FRIED: All this leads to the question of how you define data science.

WING: By the time Alfred and I first started talking about working on a book, I was already writing papers and giving talks where I defined data science as the study of "extracting value from data." But we agreed that this definition was too high level and insufficiently operational.

SPECTOR: So, we started with "extracting value from data," then added prose to address the two personalities of the field—one where data is used to provide insight to people (as in many uses of statistics) and the other having to do with data science's ability to enable programs to reach conclusions.

WIGGINS: We also recognized we needed a capacious definition (see sidebar "Definition of Data Science") to respect what people are doing in the name of data science within industry and academia, as well as the rapidity of change in the field.

FRIED: It's a very fluid definition. Not only does data science mean different things to different people, it also has fuzzy boundaries.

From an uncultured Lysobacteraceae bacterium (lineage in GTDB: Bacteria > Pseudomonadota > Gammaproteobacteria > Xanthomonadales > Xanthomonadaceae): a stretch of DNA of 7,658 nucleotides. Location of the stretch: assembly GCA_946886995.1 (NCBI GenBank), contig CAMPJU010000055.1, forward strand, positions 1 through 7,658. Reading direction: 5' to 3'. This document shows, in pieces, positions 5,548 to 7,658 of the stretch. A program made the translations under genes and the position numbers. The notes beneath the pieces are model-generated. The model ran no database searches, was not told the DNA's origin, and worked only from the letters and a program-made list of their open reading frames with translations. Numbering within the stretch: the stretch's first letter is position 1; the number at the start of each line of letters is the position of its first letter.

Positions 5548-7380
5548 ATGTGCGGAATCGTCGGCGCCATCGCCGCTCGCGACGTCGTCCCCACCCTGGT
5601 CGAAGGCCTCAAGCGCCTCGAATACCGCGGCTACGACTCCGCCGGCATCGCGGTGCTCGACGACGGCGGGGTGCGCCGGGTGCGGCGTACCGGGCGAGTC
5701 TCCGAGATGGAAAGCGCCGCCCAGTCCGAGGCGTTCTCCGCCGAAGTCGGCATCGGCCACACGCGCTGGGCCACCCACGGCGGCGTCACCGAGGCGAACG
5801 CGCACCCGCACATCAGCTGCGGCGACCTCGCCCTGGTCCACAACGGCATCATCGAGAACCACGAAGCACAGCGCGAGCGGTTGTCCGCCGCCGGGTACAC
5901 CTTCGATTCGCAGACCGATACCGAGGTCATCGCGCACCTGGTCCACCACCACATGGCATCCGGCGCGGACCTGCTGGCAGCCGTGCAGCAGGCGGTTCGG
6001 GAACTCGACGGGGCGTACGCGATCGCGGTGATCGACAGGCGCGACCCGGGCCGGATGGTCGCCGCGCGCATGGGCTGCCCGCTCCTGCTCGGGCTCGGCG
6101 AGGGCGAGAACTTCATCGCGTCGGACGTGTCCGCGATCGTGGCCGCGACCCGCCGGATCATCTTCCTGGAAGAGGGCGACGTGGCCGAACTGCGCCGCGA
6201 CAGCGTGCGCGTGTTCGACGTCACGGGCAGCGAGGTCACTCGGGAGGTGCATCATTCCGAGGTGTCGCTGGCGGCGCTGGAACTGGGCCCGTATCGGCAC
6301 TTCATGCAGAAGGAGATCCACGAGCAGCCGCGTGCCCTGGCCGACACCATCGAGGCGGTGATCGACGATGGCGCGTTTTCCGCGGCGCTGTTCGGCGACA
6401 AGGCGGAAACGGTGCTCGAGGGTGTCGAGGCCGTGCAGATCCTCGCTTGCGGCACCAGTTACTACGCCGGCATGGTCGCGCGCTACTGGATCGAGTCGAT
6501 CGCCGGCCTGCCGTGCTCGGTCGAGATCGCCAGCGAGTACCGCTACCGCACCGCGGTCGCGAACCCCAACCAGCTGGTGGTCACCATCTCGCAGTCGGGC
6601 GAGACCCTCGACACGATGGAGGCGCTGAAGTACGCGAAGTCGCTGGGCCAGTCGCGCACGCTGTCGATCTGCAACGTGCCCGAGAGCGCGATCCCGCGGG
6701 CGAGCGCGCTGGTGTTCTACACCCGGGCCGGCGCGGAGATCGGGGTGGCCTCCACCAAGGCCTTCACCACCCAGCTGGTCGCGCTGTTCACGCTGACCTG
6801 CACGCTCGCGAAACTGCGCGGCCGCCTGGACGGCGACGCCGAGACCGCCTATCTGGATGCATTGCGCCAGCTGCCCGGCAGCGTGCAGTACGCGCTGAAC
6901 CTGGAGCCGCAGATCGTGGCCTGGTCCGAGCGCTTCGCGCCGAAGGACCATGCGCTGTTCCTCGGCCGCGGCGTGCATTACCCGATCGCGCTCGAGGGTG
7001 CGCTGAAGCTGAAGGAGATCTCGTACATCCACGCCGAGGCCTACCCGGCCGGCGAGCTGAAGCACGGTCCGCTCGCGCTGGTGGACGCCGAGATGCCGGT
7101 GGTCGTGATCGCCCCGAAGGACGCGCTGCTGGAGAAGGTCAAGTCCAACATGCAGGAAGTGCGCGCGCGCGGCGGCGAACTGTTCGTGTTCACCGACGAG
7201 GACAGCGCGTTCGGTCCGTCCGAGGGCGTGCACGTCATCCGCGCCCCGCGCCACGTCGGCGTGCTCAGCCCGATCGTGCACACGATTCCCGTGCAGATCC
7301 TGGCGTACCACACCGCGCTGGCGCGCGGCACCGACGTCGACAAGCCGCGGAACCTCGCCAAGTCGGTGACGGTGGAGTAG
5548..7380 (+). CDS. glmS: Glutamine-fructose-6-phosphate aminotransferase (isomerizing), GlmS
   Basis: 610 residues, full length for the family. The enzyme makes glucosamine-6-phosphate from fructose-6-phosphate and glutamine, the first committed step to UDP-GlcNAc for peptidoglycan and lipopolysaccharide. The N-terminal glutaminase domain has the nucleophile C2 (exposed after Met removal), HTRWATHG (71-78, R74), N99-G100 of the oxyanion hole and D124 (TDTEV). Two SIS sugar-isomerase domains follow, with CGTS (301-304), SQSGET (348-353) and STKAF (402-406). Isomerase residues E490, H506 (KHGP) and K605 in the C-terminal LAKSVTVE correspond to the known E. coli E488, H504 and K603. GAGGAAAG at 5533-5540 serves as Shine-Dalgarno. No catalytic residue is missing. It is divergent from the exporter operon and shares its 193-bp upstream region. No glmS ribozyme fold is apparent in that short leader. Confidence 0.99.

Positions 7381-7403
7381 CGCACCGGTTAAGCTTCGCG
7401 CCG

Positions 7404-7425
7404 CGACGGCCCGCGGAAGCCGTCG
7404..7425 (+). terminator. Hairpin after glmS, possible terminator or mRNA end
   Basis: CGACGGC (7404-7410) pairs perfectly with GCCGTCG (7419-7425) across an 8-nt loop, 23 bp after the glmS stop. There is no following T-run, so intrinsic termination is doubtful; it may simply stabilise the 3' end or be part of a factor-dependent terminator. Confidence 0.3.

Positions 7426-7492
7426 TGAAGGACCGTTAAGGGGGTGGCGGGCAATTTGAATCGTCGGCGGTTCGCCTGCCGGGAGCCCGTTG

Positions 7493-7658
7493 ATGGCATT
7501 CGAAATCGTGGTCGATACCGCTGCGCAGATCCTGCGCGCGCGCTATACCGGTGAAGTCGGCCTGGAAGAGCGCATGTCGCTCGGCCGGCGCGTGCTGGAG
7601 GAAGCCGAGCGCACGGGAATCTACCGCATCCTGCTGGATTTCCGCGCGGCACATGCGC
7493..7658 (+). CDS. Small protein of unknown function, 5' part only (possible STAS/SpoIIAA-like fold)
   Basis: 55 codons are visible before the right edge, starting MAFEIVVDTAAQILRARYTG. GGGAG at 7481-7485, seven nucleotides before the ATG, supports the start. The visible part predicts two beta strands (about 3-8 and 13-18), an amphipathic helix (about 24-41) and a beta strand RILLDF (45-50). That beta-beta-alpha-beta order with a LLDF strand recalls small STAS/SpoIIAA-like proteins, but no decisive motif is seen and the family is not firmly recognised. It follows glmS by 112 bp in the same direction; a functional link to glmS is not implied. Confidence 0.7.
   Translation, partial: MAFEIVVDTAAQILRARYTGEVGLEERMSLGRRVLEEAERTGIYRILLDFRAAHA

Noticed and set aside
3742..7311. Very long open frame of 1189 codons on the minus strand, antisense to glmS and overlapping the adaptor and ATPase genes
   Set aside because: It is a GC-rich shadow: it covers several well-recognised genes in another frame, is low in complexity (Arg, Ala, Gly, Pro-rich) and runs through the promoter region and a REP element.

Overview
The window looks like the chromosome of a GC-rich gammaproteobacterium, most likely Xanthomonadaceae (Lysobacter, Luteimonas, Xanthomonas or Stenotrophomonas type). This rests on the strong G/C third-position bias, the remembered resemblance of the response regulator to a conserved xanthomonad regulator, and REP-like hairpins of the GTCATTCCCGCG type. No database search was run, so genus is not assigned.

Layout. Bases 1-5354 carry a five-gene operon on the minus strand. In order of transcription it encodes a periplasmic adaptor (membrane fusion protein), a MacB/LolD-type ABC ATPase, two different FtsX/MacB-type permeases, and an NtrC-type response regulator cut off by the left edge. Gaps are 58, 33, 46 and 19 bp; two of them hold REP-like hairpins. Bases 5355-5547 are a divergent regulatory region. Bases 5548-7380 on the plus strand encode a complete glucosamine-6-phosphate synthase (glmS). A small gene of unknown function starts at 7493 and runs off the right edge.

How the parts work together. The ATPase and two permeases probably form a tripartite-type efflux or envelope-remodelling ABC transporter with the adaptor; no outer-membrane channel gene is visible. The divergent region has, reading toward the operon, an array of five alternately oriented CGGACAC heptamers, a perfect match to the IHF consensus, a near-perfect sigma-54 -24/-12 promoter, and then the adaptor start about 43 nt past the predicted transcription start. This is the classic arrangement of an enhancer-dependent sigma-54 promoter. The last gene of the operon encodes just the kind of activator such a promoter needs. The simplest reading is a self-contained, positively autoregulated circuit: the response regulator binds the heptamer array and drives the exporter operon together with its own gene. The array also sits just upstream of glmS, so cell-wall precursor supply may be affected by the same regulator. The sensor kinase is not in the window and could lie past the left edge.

WIGGINS: Exactly! We're at that time in the creation of a new field where it does have fuzzy boundaries. It touches on many different subjects: privacy/security, resilience, public policy, ethics, and so on. But it's also clearly taking form with the creation of job titles, degrees, and departments. We saw an opportunity to take a stab at defining its breadth—starting with the diverse challenges its practitioners must overcome.

MICHAEL TINGLEY: Do you make a distinction between data science and machine learning?

SPECTOR: As a domain, data science is broader than machine learning, in that machine learning is only one of the techniques it employs. Data science encompasses many techniques from statistics, operations research, visualization, and many more areas: in fact, all the things needed to bring insights and conclusions to a worthwhile end. That being said, the revolutionary growth in machine learning has absolutely catalyzed the most change: incredible successes but some challenges too.

NORVIG: One difference is that, in the machine-learning arena, a researcher's focus might be to write a paper that touts some new algorithm or some tweak to an existing algorithm. Whereas, in the data-science sphere, research is more likely to talk about a new dataset and how to apply a collection of techniques to use it.

FRIED: So, you were motivated by the breadth of challenges we face. Where did you end up? Are there approaches that can help?